In particular, we see in Kennedy the unity of the religious free exercise and free speech clauses of the Constitution. Thomas had anticipated the unity of these two clauses in his concurrence in the 2018 Masterpiece Cakeshop case, which ruled in favor of a baker who refused to provide his signature work for a same-sex wedding on religious liberty grounds. It turns out that restrictions on religious expression can justify restrictions on speech generally and on other activities. We saw such distortions in the COVID restrictions on churches, which had the effect of sometimes privileging business interests that contributed to elected state officials against those that did not.

The Court’s religion cases concern more than the activities of religious people; they relate to speech in general, to Americans’ ability to express their profoundest sentiments and thoughts, share them with others, and act on those opinions. Ultimately, this liberty informs our ability to govern ourselves politically, as we struggle to govern ourselves individually.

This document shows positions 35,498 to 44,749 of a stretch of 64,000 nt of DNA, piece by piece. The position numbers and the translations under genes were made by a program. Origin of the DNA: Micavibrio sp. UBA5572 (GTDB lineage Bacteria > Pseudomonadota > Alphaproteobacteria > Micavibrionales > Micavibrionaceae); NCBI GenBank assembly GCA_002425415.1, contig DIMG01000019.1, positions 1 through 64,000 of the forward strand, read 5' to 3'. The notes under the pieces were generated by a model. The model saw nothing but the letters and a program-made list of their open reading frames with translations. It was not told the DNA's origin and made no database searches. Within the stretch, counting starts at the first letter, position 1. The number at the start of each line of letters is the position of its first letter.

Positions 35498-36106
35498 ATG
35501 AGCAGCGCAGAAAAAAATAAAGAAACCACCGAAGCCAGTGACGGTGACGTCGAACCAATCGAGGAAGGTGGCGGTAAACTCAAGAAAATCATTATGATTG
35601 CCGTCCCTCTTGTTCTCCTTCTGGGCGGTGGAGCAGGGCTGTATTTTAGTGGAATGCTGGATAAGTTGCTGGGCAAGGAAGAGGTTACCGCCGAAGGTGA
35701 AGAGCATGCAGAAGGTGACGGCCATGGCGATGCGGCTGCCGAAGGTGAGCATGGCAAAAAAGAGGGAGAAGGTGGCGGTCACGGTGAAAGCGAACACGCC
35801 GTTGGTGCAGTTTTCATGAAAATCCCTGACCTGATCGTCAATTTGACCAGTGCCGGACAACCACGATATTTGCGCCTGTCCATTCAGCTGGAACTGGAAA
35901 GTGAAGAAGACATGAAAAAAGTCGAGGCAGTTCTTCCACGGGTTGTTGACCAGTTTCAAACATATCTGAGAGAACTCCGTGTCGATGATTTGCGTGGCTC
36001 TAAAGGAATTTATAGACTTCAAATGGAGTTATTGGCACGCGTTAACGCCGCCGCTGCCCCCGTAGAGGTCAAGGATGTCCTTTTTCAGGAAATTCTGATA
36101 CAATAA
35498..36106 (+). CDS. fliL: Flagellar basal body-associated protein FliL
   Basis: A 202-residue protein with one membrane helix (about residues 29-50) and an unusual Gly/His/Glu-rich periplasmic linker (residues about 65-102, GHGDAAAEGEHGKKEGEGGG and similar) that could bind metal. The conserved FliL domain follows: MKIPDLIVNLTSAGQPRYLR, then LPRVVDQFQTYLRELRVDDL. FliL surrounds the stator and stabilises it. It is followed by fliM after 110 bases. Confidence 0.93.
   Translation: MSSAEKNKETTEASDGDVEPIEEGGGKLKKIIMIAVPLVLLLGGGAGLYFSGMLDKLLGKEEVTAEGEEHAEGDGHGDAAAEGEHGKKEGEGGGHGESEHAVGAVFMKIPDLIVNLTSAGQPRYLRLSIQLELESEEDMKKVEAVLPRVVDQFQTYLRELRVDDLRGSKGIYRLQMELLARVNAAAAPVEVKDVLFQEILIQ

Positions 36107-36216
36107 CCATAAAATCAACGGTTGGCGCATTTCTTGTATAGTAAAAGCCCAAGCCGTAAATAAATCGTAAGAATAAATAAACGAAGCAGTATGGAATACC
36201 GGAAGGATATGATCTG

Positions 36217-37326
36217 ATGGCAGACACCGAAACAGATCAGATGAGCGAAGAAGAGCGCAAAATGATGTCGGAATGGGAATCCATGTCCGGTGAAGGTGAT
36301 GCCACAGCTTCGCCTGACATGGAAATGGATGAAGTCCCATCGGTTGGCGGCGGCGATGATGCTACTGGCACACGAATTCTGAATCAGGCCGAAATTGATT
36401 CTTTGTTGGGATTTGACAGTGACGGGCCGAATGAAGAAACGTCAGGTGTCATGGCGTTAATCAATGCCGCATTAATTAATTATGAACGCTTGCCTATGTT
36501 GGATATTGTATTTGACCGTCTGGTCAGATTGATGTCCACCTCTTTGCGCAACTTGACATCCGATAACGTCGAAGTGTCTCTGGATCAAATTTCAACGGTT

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About Ken Masugi

Ken Masugi, Ph.D., is a distinguished fellow of the Center for American Greatness and a senior fellow of the Claremont Institute. He has been a speechwriter for two cabinet members, and a special assistant for Clarence Thomas when he was chairman of the Equal Employment Opportunity Commission. Masugi is co-author, editor, or co-editor of 10 books on American politics. He has taught at the U.S. Air Force Academy, where he was Olin Distinguished Visiting Professor; James Madison College of Michigan State University; the Ashbrook Center of Ashland University; and Princeton University.